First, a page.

The city’s two top leaders really ought to compare notes before speaking to the press. A career police officer before joining the Security Bureau, John Lee Ka-chiu was appointed last month as chief secretary in a surprise reshuffle at the top of the government.

Addressing concerns that he lacked administrative experience, Lee naturally defended himself, claiming he was better at it than most officials. That may be so, but his boss, Chief Executive Carrie Lam Cheng Yuet-ngor, didn’t help matters when she said this week he would not be expected to work on issues such as poverty, youth and race. Instead, he would focus on national security.

“I have told John Lee I do not expect him to work on poverty alleviation or issues concerning youth and ethnic minorities, because of his lack of experience,” she said. “We will play to our strengths respectively, with me spending more effort on these aspects. But Lee must beef up our safeguarding of national security, including prevention work.”

One reason she singled out those policy areas is that the chief secretary traditionally chairs such public bodies as the Youth Development Commission, Commission on Poverty and Commission on Children. Usually, whoever is in that post is expected to supervise and coordinate policy areas outside security.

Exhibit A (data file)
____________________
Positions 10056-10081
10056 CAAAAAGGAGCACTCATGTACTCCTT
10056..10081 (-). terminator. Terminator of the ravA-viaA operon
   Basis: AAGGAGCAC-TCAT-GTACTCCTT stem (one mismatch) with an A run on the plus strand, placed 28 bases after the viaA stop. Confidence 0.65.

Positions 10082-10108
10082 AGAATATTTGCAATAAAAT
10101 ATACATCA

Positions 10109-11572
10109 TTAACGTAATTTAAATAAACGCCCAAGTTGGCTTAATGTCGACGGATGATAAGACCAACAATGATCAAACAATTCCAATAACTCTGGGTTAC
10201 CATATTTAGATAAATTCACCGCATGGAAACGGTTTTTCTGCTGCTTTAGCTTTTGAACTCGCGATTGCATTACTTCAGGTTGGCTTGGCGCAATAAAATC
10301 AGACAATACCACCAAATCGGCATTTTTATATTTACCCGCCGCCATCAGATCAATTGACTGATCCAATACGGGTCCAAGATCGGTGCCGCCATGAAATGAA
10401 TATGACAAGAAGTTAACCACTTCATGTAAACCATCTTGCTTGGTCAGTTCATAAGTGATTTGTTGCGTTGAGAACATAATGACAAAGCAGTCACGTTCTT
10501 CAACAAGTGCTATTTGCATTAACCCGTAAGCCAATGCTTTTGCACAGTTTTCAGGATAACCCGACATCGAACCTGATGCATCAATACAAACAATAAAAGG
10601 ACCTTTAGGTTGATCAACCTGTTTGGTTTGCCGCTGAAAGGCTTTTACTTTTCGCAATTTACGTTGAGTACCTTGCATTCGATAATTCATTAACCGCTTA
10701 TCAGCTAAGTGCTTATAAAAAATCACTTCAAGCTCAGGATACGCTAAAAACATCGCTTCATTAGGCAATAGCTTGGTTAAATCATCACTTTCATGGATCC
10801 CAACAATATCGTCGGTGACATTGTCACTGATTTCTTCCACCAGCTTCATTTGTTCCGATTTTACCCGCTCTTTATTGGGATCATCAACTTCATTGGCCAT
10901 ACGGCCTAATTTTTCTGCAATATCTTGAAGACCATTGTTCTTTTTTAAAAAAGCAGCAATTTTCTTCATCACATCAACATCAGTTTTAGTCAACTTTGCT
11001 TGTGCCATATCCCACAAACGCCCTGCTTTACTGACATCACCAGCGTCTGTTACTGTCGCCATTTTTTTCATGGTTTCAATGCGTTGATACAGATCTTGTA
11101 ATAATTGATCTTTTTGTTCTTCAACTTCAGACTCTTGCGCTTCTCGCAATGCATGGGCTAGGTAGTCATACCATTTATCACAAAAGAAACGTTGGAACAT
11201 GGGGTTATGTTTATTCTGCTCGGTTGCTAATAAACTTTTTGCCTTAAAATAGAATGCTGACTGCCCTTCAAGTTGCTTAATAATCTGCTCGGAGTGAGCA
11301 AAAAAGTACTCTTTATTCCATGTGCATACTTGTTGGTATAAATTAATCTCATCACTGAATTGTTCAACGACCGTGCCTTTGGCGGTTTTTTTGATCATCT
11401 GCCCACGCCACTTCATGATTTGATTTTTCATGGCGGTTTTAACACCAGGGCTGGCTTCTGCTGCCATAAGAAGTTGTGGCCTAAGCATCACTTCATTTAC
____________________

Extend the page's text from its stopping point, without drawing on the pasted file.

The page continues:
Now, though, we effectively have two security secretaries. Despite the violent protests of 2019, that seems an overkill. The official website of Lee’s office still defines his role as helping to “supervise the bureaus as directed by him and plays a key role in ensuring coordination in policy formulation and implementation. This is particularly important in areas which cut across bureaus.

“The chief secretary also covers specific priority areas of the chief executive’s policy agenda, and is responsible for forging a closer and more effective working relationship with the Legislative Council and drawing up the government’s legislative programme. In addition, the chief secretary exercises statutory functions vested in him by law, such as those concerning the handling of appeals and certain public bodies.”

It doesn’t mention, let alone focus, on security. Lam’s tenure will end next year. By playing to her strengths, does she mean she will run for a second term? Otherwise, without someone who can focus on playing the overall administration, the situation is not ideal. However the next government turns out, it risks overcompensating on security, and law and order, at the expense of other key policy issues.